Friday, October 31, 2008

OILFIELD OUTPUT DECLINING FASTER THAN THOUGHT

Financial Times - Output from the world's oilfields is declining faster than previously thought, the first authoritative public study of the biggest fields shows. Without extra investment to raise production, the natural annual rate of output decline is 9.1 per cent, the International Energy Agency says in its annual report, the World Energy Outlook, a draft of which has been obtained by the Financial Times. . .

The IEA, the oil watchdog, forecasts that China, India and other developing countries' demand will require investments of $360bn each year until 2030. The agency says even with investment, the annual rate of output decline is 6.4 per cent.

The decline will not necessarily be felt in the next few years because demand is slowing down, but with the expected slowdown in investment the eventual effect will be magnified, oil executives say.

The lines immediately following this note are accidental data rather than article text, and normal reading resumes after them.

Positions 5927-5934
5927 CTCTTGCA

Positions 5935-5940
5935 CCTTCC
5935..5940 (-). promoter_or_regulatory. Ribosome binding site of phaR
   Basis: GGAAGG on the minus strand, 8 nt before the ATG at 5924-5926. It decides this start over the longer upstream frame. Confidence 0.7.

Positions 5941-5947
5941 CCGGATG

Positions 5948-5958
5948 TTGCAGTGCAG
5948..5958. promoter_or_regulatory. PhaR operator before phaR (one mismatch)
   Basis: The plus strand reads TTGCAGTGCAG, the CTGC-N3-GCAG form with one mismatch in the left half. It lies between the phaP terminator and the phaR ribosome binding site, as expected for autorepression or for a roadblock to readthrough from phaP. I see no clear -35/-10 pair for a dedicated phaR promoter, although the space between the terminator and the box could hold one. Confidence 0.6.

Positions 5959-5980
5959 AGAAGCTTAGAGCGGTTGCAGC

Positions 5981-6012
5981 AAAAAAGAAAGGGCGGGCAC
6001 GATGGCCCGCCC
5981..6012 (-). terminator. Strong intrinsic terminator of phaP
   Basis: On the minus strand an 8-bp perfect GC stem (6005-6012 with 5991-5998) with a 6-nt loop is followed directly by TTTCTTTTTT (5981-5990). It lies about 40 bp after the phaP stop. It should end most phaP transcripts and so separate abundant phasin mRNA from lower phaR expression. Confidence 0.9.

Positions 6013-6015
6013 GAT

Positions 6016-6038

Guardian, UK - The risk to the UK from falling oil production in coming years is greater than the threat posed by terrorism, according to an industry taskforce report. The report, from the Peak Oil group, warns that the problem of declining availability of oil will hit the UK earlier than generally expected - possibly within the next five years and as early as 2011. Oil supply could then rapidly decline, or even collapse, the report warns, with potentially devastating implications for the UK economy.

The report was issued today by the recently established UK industry taskforce on peak oil and energy security, a group of eight companies including transport firms Virgin, Stagecoach and First Group, engineers Arup, architects Foster and Partners, and energy giant Scottish and Southern. . .
The new report marks the first time a group of businesses has weighed into this debate. . .

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